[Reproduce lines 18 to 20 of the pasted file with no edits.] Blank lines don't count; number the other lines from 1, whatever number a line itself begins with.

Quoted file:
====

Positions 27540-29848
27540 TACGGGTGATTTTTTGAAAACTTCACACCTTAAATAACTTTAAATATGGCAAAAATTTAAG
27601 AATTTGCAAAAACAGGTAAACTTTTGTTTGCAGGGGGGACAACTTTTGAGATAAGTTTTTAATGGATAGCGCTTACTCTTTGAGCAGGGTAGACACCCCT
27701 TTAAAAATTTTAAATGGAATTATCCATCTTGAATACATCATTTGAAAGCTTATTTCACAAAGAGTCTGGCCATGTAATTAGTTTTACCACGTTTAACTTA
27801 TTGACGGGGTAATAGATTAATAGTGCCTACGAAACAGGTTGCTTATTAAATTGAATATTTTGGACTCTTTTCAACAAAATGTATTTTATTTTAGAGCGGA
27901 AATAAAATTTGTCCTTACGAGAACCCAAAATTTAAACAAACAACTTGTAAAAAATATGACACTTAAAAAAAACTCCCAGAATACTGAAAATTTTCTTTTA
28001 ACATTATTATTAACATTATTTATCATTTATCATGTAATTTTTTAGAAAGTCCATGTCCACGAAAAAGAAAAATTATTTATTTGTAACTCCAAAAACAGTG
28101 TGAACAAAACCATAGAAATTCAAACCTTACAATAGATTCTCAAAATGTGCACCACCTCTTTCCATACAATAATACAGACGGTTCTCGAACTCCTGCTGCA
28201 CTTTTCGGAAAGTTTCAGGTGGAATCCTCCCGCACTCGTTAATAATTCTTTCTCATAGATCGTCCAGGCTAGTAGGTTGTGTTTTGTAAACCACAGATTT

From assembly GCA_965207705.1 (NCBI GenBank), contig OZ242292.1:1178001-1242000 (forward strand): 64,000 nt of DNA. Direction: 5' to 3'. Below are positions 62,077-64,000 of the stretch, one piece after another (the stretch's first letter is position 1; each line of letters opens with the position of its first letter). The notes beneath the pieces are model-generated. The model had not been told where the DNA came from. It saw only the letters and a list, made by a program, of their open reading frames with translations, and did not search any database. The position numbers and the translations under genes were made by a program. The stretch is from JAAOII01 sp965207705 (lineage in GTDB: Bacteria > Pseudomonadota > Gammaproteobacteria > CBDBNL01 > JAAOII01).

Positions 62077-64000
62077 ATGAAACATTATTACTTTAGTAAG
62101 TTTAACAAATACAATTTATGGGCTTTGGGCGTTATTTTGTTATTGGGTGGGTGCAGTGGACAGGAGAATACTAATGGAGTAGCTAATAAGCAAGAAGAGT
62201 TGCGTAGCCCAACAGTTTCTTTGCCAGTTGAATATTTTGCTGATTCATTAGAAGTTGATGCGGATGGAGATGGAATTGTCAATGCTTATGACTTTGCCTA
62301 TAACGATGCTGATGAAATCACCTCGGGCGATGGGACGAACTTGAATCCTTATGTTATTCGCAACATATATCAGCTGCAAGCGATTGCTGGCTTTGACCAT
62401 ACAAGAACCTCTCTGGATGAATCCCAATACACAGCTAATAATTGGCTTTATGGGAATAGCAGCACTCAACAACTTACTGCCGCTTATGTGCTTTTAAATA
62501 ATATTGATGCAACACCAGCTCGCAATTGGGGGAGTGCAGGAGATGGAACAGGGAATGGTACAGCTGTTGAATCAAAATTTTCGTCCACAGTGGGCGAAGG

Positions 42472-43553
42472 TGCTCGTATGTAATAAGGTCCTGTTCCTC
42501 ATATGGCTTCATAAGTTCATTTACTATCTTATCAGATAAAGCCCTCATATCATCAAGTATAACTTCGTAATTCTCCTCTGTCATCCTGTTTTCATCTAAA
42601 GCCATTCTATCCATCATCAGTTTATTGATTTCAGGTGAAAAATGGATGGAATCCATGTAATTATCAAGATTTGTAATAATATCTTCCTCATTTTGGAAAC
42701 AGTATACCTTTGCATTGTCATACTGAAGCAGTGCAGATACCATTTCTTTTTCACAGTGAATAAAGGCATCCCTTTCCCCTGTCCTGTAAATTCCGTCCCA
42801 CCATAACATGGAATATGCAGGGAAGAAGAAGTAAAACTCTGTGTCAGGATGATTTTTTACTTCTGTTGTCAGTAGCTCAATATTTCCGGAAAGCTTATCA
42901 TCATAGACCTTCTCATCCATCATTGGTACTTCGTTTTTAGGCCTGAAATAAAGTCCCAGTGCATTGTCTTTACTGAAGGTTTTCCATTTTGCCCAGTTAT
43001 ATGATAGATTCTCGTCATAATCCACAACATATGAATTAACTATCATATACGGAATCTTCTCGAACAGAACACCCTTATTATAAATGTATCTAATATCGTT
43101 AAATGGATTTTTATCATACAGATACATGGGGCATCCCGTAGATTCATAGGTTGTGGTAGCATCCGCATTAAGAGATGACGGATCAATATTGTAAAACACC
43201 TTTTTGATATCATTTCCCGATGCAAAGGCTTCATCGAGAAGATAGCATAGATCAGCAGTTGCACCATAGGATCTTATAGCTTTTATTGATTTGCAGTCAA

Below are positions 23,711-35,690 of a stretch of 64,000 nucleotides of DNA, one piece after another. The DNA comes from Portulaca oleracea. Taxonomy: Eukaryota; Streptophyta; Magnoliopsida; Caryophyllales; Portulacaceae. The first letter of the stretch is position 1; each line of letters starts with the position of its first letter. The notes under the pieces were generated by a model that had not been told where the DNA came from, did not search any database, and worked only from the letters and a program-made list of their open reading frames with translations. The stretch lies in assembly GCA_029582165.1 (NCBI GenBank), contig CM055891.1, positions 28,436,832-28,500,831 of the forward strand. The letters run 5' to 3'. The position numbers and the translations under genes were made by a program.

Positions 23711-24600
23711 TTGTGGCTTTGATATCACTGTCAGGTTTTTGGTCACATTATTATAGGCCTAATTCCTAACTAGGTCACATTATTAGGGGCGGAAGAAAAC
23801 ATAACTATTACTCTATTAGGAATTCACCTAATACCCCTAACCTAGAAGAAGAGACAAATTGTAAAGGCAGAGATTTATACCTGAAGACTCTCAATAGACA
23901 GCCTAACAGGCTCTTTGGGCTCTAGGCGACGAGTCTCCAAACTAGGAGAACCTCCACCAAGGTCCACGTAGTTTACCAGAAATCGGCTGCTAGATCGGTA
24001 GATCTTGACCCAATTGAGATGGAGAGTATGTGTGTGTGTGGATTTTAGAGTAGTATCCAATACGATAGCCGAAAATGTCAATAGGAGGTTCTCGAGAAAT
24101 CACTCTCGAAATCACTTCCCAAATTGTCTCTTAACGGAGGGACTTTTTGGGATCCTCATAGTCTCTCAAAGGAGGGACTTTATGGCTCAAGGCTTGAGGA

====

Positions 42472-43553
42472 TGCTCGTATGTAATAAGGTCCTGTTCCTC
42501 ATATGGCTTCATAAGTTCATTTACTATCTTATCAGATAAAGCCCTCATATCATCAAGTATAACTTCGTAATTCTCCTCTGTCATCCTGTTTTCATCTAAA